Nevertheless, Plaintiffs had properly subpoenaed Mr. Ehrenpreis, and Mr. Ehrenpreis did not object to the subpoena. The court does not look favorably on the communications between defense counsel and counsel for Mr. Ehrenpreis regarding the need for Mr. Ehrenpreis to attend the deposition, as Mr. Ehrenpreis' attendance at the deposition was compelled by subpoena and the court had not entered a protective order or stayed the deposition pending resolution of the motion for protective order. See Fed. R. Civ. P. 45(g) (providing that the court issuing the subpoena “may hold in contempt a person who, having been served, fails without adequate excuse to obey the subpoena.”); Jules Jordan Video, Inc. v. 144942 Canada Inc., 617 F.3d 1146, 1158 (9th Cir. 2010) (stating that a non-party's attendance at a deposition is compelled by subpoena). Despite the Defendants' conduct, Plaintiffs could have determined that the deposition would still go forward as noticed and move for sanctions against Mr. Ehrenpreis if he did not attend. Instead, Plaintiffs decided that they would not move forward with the deposition based on the inconveniences and interruptions to Plaintiffs' counsel's deposition preparation caused by Defendants. Given these competing considerations, the court in its discretion finds that the parties should bear their own fees and expenses.

         Beyond the Rule 37 sanctions, Defendants requested sanctions under Federal Rule of Civil Procedure 45(d)(1) (ECF No. 111 at 10), which provides that “[a] party or attorney responsible for issuing and serving a subpoena must take reasonable steps to avoid imposing undue burden or expense on a person subject to the subpoena. The court . . . must enforce this duty and impose an appropriate sanction . . . on a party or attorney who fails to comply.” As stated at the hearing, the court finds that Plaintiffs did not impose an undue burden or expense on non-parties Steve Ehrenpreis or Jedso, Inc. by subpoenaing them for their depositions. This is most clearly evidenced by the fact that they did not object to their subpoenas. To the extent Defendants argue the depositions caused them undue burden or expense, the court addressed that concern by limiting the scope of the depositions as stated at the hearing.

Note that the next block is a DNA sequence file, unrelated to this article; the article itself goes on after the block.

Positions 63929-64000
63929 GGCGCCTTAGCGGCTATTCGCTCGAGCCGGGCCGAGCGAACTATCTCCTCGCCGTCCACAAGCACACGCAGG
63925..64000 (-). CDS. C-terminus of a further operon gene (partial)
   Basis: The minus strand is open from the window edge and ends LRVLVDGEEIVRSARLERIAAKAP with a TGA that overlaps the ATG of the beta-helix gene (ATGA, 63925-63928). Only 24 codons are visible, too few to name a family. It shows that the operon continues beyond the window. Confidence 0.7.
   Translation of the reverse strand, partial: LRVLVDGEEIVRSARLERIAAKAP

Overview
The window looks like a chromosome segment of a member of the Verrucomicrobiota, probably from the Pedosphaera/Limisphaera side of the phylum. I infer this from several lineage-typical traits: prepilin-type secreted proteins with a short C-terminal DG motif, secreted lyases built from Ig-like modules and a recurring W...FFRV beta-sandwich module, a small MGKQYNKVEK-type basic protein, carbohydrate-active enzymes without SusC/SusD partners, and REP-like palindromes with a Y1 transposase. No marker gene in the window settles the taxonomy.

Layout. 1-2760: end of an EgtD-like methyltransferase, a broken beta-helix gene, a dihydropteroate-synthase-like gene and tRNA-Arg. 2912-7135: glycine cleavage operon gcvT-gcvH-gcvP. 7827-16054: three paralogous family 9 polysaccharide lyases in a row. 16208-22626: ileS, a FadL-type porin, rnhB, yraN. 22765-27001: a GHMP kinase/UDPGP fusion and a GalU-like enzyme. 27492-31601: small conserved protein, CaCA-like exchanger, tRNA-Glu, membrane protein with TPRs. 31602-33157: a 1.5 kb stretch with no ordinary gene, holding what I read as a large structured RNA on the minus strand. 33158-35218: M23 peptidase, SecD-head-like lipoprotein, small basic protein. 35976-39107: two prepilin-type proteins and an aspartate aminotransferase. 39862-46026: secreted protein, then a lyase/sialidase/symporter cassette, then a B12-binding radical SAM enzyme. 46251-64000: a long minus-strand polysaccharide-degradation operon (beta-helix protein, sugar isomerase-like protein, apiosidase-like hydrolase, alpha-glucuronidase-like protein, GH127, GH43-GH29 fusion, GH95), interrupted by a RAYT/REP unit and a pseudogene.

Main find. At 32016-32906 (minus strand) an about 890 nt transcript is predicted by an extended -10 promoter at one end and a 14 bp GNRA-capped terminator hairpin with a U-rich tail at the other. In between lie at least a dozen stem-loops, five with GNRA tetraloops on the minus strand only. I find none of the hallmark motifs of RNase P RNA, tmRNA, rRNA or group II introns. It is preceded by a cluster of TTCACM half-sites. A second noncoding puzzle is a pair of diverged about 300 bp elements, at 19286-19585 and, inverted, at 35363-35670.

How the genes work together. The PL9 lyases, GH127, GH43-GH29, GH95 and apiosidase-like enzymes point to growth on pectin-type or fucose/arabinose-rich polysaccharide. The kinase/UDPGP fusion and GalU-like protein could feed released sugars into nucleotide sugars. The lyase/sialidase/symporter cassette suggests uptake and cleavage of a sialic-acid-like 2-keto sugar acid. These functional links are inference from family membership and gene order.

As to Plaintiffs and Richardson's request for sanctions, they did not file a stand-alone motion, but the court nevertheless has considered their argument that Defendants and their counsel should be sanctioned for intentionally interfering with Plaintiffs' subpoena. (ECF No. 119 at 20.) While Plaintiffs and Mr. Richardson cite persuasive authority that condemns interference with subpoenas issued to non-parties, the court in its discretion declines to sanction Defendants for the reasons discussed in this order.

         IT IS THEREFORE ORDERED that the parties' request for sanctions is DENIED. It is further ordered that each party must bear its own costs and fees related ...


Buy This Entire Record For $7.95

Download the entire decision to receive the complete text, official citation,
docket number, dissents and concurrences, and footnotes for this case.

Learn more about what you receive with purchase of this case.